I hope we can have some constructive discussion in order to improve the template. Thanks (If this is the incorrect method/place for this discussion please help me improve by showing a better suggestion.)

-- contribs)‎ 11:11, 06 March 2016 (UTC)
Hi. The best way to have this discussion is to lay out what changes you'd like to make and, most importantly, why. A debate about fundamental changes takes a lot of volunteer editor hours. I'll state for the record right now that I'm satisfied with the subheadings the way they are and oppose any suggestion that we take up our time debating the use of new terms, rather than doing something I'd consider more productive. Ikan Kekek (talk) 05:53, 7 March 2016 (UTC)

Avoid bare redlinks (particularly in "go next")[edit]

Swept in from the pub

So I think by now my dislike for redlinks, particularly those for small places or needless subdivisions of already small regions is well known. But I think there is one case where we cann all agree as to their harm or at least zero benefit to the traveler. That is if "go next" is just filled with a bunch of redlinks and not one word about them. If we (as the page WV) advise someone to go to a place that we don't yet cover, we should at the very least provide a few words about it. So I would prefer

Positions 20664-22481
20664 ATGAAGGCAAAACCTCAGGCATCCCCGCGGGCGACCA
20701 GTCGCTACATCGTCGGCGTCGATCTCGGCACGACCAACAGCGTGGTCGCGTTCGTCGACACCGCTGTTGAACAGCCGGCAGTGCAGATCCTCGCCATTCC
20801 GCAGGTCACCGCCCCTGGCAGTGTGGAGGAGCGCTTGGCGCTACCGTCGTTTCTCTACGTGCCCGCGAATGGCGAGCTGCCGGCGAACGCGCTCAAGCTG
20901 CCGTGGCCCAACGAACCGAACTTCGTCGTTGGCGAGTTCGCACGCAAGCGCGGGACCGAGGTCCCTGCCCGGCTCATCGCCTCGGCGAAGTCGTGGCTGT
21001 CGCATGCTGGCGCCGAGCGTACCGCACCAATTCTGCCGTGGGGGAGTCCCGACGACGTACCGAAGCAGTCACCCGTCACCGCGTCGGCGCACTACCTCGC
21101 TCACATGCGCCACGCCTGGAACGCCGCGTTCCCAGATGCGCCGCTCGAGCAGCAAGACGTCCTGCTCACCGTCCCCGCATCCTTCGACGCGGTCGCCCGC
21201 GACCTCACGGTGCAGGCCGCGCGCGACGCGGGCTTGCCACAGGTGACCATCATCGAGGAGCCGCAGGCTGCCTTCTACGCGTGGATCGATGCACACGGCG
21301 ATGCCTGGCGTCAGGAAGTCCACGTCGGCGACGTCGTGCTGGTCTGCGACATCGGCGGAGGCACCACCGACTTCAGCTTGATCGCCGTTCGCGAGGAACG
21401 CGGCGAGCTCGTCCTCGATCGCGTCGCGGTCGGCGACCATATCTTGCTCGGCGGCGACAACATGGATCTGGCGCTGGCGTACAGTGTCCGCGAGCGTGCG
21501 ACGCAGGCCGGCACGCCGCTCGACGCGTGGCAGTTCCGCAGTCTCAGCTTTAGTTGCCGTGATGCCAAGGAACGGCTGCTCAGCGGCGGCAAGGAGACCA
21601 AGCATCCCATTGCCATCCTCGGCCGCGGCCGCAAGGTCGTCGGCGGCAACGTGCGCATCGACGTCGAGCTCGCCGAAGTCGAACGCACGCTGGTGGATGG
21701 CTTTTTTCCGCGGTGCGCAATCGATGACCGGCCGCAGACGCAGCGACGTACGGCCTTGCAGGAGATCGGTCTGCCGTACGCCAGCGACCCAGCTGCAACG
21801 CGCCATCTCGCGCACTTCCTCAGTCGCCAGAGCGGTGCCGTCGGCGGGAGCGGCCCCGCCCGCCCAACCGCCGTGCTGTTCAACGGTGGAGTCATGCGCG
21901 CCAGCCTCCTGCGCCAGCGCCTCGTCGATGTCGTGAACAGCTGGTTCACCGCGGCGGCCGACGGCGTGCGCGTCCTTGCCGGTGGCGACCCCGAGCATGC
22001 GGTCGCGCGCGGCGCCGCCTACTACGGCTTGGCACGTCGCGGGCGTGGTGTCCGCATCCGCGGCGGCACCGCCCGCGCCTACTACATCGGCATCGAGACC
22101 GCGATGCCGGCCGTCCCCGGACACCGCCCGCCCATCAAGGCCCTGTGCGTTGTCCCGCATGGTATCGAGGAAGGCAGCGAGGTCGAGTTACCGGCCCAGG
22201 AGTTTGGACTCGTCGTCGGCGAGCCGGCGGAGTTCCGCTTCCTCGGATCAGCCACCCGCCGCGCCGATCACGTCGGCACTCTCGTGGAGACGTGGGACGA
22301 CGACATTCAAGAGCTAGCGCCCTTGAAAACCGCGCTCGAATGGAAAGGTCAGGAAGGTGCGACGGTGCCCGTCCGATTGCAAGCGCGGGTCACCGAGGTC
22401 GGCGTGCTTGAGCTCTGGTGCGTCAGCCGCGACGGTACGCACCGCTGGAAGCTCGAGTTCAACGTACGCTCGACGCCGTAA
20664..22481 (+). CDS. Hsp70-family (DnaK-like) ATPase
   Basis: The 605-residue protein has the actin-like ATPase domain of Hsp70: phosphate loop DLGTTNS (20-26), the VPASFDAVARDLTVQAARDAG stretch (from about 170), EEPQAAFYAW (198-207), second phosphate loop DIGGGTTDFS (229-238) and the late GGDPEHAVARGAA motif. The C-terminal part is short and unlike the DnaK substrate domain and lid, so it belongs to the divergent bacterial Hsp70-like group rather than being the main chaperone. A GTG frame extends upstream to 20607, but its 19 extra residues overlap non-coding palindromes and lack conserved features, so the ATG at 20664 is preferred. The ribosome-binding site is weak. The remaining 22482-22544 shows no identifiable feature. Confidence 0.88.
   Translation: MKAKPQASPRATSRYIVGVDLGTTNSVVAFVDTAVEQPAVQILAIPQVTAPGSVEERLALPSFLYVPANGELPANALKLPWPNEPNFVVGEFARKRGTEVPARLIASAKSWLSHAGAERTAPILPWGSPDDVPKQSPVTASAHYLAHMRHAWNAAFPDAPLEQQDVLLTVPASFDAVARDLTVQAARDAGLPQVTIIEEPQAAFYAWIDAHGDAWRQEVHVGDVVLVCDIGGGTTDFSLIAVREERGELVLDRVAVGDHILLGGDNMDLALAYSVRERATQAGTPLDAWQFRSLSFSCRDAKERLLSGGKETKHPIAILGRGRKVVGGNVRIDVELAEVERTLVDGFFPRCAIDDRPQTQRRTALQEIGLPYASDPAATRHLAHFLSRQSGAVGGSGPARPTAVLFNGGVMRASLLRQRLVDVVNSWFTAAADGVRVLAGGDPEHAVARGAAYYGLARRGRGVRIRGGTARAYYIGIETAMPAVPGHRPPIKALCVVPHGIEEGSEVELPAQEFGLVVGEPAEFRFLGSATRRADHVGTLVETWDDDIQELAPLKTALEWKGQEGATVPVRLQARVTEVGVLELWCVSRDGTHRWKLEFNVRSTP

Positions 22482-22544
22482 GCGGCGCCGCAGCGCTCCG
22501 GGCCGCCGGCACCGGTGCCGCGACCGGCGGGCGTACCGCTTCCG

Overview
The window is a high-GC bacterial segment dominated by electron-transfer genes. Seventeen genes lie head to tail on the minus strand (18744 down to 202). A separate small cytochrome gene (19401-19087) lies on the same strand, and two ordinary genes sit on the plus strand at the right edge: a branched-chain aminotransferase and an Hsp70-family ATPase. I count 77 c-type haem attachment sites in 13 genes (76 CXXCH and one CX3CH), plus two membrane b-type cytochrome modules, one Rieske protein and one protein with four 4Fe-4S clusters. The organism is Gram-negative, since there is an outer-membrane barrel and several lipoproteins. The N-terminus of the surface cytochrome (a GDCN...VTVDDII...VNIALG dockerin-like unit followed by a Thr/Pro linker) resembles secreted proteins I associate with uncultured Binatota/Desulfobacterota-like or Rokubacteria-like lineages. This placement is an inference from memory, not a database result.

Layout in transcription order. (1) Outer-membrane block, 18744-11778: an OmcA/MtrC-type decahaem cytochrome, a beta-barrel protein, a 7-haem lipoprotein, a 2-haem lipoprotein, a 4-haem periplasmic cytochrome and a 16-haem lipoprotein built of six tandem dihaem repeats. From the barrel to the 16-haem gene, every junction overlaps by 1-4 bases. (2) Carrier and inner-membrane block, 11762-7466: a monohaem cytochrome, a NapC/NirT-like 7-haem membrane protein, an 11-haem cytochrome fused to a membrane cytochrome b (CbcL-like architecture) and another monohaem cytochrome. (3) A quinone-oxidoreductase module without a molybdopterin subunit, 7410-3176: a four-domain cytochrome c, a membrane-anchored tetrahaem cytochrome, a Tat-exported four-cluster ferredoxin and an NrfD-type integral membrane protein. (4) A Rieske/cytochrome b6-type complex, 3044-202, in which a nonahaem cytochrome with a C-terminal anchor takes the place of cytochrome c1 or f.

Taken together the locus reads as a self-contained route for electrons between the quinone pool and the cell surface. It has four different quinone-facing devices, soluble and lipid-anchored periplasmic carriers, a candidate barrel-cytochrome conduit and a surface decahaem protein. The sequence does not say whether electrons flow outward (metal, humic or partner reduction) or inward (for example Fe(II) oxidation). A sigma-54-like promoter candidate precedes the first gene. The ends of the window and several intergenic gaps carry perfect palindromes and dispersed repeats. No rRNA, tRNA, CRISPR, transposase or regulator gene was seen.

• Heidenau - a place in the vicinity that mostly serves as a bedroom community and a commuter town


In a "go next" section. Because quite frankly if there are just redlinks with the names of the place what else but leave our pages should a reader be doing? After all, it redlinks because we don't cover it. And the only place where something could be said about it says nothing but the fact that the place exists. In my opinion something like this is not only bad because it makes our guides "look bad" (something that is all too often dismissed as "not a reason" to change certain things), but it is also bad because it serves no conceivable purpose until and unless someone creates said articles.... Which would be a lot easier if there was already something said on them. And last but not least, some of them should simply be dealt with by saying a line or two about them and not linking them, because they just don't deserve their own article. Hobbitschuster (talk) 16:18, 24 January 2016 (UTC)